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Schenectady’s Harold Gould: From Humble Beginnings to Hollywood Star

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Harold Gould: Schenectady Native and Beloved Character Actor

A Half Century of Memorable Roles

Harold Gould. Photo Courtesy mptvimages.comFew actors can boast of a flourishing career that spans half a century. Harold Gould, however, found long-lasting success as an actor in Hollywood and beyond from the 1960s until the early 2000s. Appearing in hundreds of movies, TV shows, and plays over the course of his life, Gould became a familiar presence in movie theaters, on television, and on Broadway and Off-Broadway stages. And, interestingly, despite his eventual fame and move to L.A., Gould spent a significant part of his life in Upstate New York.

Gould, whose birth name was Harold V. Goldstein, was born on December 10th, 1923 in Schenectady to Louis and Lillian Goldstein. He was raised in Colonie and developed a love for theater at an early age. His parents, however, encouraged him to pursue a more stable career and after graduating from high school he enrolled at Albany Teachers College (now SUNY Albany) to pursue a career as an English or Social Studies teacher.

Gould left college after two years to join the Army during World War II. He was assigned to a mortar platoon, a division of the US infantry, and saw combat in France. After the war, Gould returned to college and completed his Bachelor of Arts degree in 1947. He went on to study drama and speech at Cornell University, where he earned a Master of Arts degree in 1948 and a PhD in theater in 1953.

After graduating from Cornell, Gould accepted a teaching position at Randolph-Macon Woman’s College in Virginia. Three years later, he was offered a position as a professor in the drama department at the University of California at Riverside. After teaching for about 6 years, Gould decided to pursue a professional acting career himself.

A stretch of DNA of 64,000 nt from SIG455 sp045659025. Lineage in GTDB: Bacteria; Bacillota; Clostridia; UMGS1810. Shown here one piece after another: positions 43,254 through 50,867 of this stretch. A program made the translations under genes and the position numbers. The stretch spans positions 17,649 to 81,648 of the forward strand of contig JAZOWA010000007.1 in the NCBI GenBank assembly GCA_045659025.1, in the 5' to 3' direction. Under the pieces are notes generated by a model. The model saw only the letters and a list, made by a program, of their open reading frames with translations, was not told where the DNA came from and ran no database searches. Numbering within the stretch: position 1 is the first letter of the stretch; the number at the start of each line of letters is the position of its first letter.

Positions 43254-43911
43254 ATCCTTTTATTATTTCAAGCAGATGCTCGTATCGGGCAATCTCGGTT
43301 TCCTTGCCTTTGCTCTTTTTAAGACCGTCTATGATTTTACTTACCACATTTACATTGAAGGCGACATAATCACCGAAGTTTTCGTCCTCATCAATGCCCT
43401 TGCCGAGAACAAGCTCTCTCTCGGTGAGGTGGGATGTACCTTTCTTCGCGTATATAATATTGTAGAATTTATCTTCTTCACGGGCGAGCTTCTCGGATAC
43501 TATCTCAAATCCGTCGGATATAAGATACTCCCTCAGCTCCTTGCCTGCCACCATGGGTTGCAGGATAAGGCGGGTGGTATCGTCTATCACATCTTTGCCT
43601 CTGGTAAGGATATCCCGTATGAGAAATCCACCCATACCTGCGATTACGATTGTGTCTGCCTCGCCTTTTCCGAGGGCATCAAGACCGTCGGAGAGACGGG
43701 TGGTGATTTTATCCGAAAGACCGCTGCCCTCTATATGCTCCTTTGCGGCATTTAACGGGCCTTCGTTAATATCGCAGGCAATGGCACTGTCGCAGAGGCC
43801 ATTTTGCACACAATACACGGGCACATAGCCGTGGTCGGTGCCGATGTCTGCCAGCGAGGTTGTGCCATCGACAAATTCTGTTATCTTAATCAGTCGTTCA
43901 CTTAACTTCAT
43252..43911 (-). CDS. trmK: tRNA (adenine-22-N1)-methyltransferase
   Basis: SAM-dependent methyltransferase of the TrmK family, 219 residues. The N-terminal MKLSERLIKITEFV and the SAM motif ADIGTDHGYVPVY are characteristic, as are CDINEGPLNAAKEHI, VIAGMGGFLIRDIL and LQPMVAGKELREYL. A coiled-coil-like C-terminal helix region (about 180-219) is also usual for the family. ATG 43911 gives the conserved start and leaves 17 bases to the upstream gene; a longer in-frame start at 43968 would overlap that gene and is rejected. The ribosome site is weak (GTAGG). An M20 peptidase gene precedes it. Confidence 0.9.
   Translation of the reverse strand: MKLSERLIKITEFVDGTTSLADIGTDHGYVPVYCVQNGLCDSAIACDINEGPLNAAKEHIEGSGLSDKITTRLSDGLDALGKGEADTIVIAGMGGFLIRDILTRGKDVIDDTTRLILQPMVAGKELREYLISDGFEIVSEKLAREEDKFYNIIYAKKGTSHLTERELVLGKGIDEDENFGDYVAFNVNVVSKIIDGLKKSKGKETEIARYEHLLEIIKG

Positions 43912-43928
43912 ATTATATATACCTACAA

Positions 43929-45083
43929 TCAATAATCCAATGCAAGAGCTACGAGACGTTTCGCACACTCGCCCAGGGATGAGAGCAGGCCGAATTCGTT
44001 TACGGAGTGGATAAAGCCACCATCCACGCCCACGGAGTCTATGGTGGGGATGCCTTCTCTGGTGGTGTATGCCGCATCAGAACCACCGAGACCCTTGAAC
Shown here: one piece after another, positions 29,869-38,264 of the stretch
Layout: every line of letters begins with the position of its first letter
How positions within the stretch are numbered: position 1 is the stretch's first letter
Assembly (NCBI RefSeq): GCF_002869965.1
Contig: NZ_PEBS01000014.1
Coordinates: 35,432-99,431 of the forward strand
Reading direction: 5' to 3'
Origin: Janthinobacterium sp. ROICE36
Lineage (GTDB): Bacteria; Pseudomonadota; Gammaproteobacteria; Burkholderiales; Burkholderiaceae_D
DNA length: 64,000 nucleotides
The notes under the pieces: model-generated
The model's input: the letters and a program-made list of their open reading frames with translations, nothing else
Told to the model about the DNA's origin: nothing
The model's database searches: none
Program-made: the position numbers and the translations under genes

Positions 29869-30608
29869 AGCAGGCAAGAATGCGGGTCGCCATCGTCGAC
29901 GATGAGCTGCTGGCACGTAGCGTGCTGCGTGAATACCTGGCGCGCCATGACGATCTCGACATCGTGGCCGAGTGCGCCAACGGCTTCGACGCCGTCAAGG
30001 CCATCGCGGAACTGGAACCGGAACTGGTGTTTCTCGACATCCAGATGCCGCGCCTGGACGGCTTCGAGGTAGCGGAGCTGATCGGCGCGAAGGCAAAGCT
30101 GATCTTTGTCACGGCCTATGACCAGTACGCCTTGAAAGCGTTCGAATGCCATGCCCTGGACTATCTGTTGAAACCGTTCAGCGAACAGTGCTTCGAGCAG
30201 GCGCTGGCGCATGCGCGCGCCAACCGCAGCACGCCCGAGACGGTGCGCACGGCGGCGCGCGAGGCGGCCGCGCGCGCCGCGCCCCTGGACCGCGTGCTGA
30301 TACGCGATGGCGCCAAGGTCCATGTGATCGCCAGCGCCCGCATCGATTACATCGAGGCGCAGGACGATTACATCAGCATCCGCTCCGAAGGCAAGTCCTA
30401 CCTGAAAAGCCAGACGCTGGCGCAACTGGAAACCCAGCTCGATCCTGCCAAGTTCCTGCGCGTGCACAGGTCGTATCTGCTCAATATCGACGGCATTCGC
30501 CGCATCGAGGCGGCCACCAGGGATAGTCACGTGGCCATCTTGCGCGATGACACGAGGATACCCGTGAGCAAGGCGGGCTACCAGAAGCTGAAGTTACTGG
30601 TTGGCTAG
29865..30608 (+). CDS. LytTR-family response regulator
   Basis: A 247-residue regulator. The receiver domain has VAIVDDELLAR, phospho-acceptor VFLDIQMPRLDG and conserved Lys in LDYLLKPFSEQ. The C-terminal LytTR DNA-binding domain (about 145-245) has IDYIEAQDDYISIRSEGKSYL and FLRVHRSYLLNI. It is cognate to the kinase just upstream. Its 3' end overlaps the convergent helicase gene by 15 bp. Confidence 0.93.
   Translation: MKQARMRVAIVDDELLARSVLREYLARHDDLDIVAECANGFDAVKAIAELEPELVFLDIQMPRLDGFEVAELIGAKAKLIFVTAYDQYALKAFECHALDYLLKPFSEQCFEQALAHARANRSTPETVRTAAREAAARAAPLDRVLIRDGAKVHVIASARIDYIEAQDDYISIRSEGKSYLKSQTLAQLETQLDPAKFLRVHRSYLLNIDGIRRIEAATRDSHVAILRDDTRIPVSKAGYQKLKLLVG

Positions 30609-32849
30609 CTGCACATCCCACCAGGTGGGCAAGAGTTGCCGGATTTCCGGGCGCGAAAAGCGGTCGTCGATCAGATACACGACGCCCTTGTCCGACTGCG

Though he struggled to find acting jobs at first, Gould eventually found success in television. He appeared on “Dennis the Menace,” “Route 66,” “The Donna Reed Show,” “Hazel,” “Mister Ed,” “Dr. Kildare,” “The Twilight Zone,” “The Fugitive,” and “Hogan’s Heroes” in the 1960s and went on to play roles on “The Mary Tyler Moore Show” and “Rhoda” (Martin Morgenstern), “Hawaii Five-O” (as gangster Honore Vashon), and “The Love Boat” (Vernon Crowler) in the 1970s.

During the 1980s, Gould played various TV roles, including Ben Sprague on “Spencer,” Dr. Victor Kosciusko on “Trapper John, M.D.,” and Jonah Foot on “Foot in the Door.” He also appeared on “St. Elsewhere,” “Webster,” and “L.A. Law.” In the late 1980s and early 1990s, Gould played what is likely one of his best-known parts: Miles Webber on the sitcom “The Golden Girls.” He also appeared on “Dallas,” Lois and Clark,” “Touched by an Angel,” and “Felicity” during the 1990s, and on “The King of Queens,” “Judging Amy,” and “Cold Case” in the early 2000s.

While appearing on numerous TV shows over the course of his career, Gould also acted in plays and secured many movie roles. He appeared in King Lear at the Utah Shakespeare Festival in 1992, and in Jules Feiffer’s Grown Ups, Neil Simon’s Fools, Richard Baer’s Mixed Emotions, and Tom Stoppard’s Artist Descending a Staircase on Broadway. Off-Broadway, he acted in John Guare’s The House of Blue Leaves and in Vaclav Havel’s The Increased Difficulty of Concentration. More recently, he starred in productions of Viagara Falls and Tuesdays with Morrie. His filmography includes The Sting, Woody Allen’s Love and Death, Silent Movie, and more recently Patch Adams, Stuart Little, Freaky Friday and Brother Bear.

Though he chose to pursue a career as an actor somewhat later than most―leaving academia to pursue acting at age 37―Gould found much success and certainly left a lasting impression on film, theater, and television. His peers recognized him as “a fine actor,” and “one of the loveliest gentlemen” who was “so good at what he did.” Sadly, in 2010, at the age of 86, Gould died of prostate cancer. Though his career has come to an end, the legacy he created over the last half a century will surely live on for many years to come.

Jessica Venezia is a Contributor to The Free George.

The Free George is the online magazine and visitors’ guide of Upstate NY, covering things from Albany to Lake Placid, including Saratoga, the Lake George region and the Adirondacks. Check out our City Blogs section for our extended coverage areas as well.

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